A short time ago, I stopped by my oldest son’s house to relay a message to him. I found him at home, standing in the living room amid mayhem. In one hand he held a plumbing tool and with the other hand he was attempting to untangle four dogs who were making a ruckus. He explained that he was trying to unclog the bathroom toilet and that he’d volunteered to doggie sit two other dogs for a friend.
Above the noise, I quickly relayed my message and then hugged him good-bye. I smiled as I walked back to my car, grateful that my home is not full of noisy dogs and that my toilet was not clogged.
No Longer Care Free
My son is no longer the carefree kid he once was. Instead, he’s become a responsible adult. He’s married, raising two kids and two dogs. He owns his own home and works at least fifty hours a week. Presently, finding time for what he likes to do, woodworking projects in his shop, is nearly impossible. Too many other obligations vie for his attention.
It wasn’t that long ago that I too had more restraints on my time. Raising three sons and domestic chores held me to a tight schedule. Planning personal pleasantries was close to nil. Still, I knew making time for just me was a necessity for my sanity as well as maintaining a cordial and civil demeanor.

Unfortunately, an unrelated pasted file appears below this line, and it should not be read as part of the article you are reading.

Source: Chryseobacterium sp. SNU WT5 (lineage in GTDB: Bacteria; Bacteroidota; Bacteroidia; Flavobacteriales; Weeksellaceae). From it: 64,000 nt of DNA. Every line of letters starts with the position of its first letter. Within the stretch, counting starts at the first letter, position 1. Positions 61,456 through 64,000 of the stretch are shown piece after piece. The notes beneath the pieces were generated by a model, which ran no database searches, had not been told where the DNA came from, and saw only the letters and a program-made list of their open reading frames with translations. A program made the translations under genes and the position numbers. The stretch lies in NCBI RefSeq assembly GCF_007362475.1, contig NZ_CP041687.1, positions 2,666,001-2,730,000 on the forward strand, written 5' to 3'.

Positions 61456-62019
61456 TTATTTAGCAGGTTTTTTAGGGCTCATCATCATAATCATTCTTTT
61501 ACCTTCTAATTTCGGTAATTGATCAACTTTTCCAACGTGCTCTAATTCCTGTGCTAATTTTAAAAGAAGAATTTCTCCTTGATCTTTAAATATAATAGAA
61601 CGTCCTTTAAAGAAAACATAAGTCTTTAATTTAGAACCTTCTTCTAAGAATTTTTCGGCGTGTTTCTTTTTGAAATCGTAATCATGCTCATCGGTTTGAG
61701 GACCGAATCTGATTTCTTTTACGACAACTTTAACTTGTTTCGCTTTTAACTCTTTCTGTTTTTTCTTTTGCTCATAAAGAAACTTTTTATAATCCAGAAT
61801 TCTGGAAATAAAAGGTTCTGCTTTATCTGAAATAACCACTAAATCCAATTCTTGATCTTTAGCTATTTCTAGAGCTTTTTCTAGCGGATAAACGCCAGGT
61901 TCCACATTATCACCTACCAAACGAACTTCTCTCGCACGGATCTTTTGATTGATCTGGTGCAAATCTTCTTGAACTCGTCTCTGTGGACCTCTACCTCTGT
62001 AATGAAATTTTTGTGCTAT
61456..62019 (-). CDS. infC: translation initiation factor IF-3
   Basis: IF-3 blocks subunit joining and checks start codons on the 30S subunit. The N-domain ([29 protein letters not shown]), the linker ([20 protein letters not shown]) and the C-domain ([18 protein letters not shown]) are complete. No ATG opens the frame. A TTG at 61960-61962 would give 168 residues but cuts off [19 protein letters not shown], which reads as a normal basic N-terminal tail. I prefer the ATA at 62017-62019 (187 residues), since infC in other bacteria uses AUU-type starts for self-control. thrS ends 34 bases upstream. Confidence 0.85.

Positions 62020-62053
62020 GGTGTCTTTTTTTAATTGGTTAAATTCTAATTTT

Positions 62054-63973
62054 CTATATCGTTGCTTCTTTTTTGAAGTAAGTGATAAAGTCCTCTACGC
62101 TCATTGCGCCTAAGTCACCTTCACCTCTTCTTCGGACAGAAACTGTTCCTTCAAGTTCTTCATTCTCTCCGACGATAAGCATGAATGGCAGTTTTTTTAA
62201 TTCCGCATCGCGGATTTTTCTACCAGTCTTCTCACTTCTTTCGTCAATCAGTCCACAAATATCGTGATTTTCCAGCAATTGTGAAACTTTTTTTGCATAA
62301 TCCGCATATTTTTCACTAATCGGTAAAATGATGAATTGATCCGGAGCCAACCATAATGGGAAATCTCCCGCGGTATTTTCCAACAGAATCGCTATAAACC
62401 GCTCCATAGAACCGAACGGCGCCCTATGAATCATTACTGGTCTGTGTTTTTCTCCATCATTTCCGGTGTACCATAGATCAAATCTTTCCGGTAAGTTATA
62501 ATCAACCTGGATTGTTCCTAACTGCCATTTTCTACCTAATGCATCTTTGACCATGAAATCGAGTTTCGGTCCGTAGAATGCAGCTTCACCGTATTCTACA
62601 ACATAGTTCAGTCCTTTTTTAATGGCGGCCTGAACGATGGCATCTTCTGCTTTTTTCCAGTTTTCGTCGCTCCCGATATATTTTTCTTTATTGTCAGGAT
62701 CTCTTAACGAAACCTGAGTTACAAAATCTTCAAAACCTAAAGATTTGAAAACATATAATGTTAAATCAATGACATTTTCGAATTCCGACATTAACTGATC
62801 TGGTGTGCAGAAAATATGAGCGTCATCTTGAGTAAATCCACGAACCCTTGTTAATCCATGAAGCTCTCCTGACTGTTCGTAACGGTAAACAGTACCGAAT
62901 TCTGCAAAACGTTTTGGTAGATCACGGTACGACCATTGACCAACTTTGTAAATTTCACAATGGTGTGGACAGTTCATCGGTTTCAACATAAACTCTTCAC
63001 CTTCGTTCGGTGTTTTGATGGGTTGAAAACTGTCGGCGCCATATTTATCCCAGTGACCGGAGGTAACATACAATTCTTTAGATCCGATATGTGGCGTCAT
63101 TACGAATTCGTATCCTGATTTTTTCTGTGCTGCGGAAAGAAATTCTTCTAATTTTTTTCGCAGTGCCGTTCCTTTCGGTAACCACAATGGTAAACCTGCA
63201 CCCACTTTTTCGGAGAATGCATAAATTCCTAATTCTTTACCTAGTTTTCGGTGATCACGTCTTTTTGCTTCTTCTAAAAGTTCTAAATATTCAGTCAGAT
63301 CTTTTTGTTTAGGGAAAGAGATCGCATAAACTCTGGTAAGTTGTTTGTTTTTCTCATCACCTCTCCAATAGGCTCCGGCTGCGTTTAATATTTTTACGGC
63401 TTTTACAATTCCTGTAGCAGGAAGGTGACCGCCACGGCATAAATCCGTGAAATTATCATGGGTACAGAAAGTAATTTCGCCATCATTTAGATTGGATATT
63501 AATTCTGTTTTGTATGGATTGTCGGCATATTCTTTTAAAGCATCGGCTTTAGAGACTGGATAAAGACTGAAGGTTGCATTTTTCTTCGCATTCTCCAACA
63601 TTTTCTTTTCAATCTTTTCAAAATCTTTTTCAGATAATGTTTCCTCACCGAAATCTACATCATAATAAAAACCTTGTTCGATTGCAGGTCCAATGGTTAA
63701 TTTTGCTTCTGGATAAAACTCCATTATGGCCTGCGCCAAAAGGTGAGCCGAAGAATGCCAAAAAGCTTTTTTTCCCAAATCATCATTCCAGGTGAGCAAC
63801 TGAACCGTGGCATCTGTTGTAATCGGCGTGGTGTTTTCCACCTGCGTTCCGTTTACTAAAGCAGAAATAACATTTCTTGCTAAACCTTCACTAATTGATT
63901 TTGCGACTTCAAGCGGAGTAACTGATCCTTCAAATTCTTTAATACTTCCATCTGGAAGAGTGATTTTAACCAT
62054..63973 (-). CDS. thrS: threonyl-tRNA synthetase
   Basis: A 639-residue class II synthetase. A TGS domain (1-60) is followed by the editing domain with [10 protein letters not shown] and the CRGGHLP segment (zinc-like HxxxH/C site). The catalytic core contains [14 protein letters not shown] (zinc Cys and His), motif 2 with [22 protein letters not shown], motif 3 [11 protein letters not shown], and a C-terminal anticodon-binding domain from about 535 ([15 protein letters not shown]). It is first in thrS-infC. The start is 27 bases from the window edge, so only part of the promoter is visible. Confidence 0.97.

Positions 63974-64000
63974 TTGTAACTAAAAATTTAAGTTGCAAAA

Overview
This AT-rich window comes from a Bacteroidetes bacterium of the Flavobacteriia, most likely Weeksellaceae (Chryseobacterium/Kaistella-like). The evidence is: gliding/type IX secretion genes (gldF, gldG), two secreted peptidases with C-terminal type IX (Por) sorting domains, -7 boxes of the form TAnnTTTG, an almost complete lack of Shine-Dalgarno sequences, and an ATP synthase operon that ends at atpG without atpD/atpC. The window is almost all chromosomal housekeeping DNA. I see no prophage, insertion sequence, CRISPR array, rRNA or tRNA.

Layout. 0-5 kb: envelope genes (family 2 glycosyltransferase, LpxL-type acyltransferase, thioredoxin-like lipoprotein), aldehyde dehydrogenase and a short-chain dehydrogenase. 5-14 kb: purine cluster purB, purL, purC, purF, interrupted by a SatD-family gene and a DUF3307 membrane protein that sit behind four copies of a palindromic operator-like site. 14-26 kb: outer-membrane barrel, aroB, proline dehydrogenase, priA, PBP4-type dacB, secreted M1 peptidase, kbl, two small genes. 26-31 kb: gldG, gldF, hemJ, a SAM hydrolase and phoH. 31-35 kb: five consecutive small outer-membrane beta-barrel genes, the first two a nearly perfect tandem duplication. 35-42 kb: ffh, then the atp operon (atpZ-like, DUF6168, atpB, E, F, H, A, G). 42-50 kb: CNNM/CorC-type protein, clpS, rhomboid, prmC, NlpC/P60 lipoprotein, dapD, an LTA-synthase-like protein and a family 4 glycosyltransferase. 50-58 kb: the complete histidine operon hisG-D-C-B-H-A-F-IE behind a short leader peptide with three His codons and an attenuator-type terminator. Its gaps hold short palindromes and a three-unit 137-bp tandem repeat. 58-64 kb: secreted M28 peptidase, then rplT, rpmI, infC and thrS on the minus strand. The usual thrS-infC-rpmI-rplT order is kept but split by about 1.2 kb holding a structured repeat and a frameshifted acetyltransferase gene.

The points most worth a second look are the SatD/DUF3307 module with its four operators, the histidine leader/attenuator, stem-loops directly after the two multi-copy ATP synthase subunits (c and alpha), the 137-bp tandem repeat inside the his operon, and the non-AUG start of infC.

I started out with small increments of time. Writing snippets in my journal before my kids woke up in the mornings or taking a quick jog around the park while they kicked a soccer ball in the field. As they grew older and more independent, I took longer jogs around the neighborhood and started writing articles for small publications. On weekends, when my husband was home, I could take longer frames of time for myself, no huge trips to the Bahamas mind you, but nonetheless, something just for me.
Recently, while out with a friend, she posed this question to me, “Why do we spend so much time on the things we don’t want to do, and so little time on the things we do want to do?”
Some seasons lend themselves to being on a short leash, so to speak. But even then, when we can make a little time for ourselves, we begin to practice the habit of nurturing ourselves. Then, when the season changes and restraints and obligations fall away, we won’t be at a loss at what to do. Instead, we will see how those little pleasantries can grow into something larger such as participating in a triathlon, or even writing a book.
Why bother spending time doing something pleasant? We can find something pleasant to do in every season of our lives and when we do, we will be more pleasant company to those who surround us.